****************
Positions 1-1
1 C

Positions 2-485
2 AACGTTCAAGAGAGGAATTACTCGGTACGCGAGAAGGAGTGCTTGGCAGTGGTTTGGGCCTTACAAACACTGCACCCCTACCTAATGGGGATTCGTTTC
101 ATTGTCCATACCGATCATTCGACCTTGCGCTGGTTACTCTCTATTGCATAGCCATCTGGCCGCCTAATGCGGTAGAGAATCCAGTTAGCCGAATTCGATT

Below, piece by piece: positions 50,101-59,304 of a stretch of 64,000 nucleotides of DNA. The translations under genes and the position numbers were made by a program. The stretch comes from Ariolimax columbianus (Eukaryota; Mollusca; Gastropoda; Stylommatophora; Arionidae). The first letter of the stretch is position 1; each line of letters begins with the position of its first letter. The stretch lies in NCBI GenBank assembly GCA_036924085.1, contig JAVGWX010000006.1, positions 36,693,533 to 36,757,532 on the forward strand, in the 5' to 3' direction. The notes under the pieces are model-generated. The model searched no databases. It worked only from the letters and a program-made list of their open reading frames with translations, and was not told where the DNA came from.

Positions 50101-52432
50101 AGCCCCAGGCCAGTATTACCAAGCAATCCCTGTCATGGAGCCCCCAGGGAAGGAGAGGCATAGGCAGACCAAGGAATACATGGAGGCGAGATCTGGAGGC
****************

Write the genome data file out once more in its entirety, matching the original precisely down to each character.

Positions 1-1
1 C

Positions 2-485
2 AACGTTCAAGAGAGGAATTACTCGGTACGCGAGAAGGAGTGCTTGGCAGTGGTTTGGGCCTTACAAACACTGCACCCCTACCTAATGGGGATTCGTTTC
101 ATTGTCCATACCGATCATTCGACCTTGCGCTGGTTACTCTCTATTGCATAGCCATCTGGCCGCCTAATGCGGTAGAGAATCCAGTTAGCCGAATTCGATT

Below, piece by piece: positions 50,101-59,304 of a stretch of 64,000 nucleotides of DNA. The translations under genes and the position numbers were made by a program. The stretch comes from Ariolimax columbianus (Eukaryota; Mollusca; Gastropoda; Stylommatophora; Arionidae). The first letter of the stretch is position 1; each line of letters begins with the position of its first letter. The stretch lies in NCBI GenBank assembly GCA_036924085.1, contig JAVGWX010000006.1, positions 36,693,533 to 36,757,532 on the forward strand, in the 5' to 3' direction. The notes under the pieces are model-generated. The model searched no databases. It worked only from the letters and a program-made list of their open reading frames with translations, and was not told where the DNA came from.

Positions 50101-52432
50101 AGCCCCAGGCCAGTATTACCAAGCAATCCCTGTCATGGAGCCCCCAGGGAAGGAGAGGCATAGGCAGACCAAGGAATACATGGAGGCGAGATCTGGAGGC